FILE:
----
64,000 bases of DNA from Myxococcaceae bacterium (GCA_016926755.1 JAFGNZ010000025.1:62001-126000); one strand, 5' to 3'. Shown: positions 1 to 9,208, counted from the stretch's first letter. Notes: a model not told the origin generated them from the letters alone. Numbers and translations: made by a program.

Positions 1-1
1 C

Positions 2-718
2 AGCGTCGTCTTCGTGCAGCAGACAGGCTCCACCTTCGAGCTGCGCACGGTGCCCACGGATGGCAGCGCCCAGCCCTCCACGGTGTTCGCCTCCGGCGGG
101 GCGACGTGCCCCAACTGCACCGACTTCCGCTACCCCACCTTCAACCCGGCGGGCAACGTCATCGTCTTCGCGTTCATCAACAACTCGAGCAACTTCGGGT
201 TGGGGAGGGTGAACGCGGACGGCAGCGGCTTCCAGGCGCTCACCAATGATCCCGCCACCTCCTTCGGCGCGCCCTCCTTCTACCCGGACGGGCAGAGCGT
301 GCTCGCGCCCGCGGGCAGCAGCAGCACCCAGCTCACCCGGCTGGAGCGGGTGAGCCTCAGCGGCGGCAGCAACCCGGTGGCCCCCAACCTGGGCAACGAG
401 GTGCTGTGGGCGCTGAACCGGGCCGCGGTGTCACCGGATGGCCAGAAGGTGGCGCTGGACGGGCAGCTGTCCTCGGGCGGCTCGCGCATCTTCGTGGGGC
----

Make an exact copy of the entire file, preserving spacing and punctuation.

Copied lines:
64,000 bases of DNA from Myxococcaceae bacterium (GCA_016926755.1 JAFGNZ010000025.1:62001-126000); one strand, 5' to 3'. Shown: positions 1 to 9,208, counted from the stretch's first letter. Notes: a model not told the origin generated them from the letters alone. Numbers and translations: made by a program.

Positions 1-1
1 C

Positions 2-718
2 AGCGTCGTCTTCGTGCAGCAGACAGGCTCCACCTTCGAGCTGCGCACGGTGCCCACGGATGGCAGCGCCCAGCCCTCCACGGTGTTCGCCTCCGGCGGG
101 GCGACGTGCCCCAACTGCACCGACTTCCGCTACCCCACCTTCAACCCGGCGGGCAACGTCATCGTCTTCGCGTTCATCAACAACTCGAGCAACTTCGGGT
201 TGGGGAGGGTGAACGCGGACGGCAGCGGCTTCCAGGCGCTCACCAATGATCCCGCCACCTCCTTCGGCGCGCCCTCCTTCTACCCGGACGGGCAGAGCGT
301 GCTCGCGCCCGCGGGCAGCAGCAGCACCCAGCTCACCCGGCTGGAGCGGGTGAGCCTCAGCGGCGGCAGCAACCCGGTGGCCCCCAACCTGGGCAACGAG
401 GTGCTGTGGGCGCTGAACCGGGCCGCGGTGTCACCGGATGGCCAGAAGGTGGCGCTGGACGGGCAGCTGTCCTCGGGCGGCTCGCGCATCTTCGTGGGGC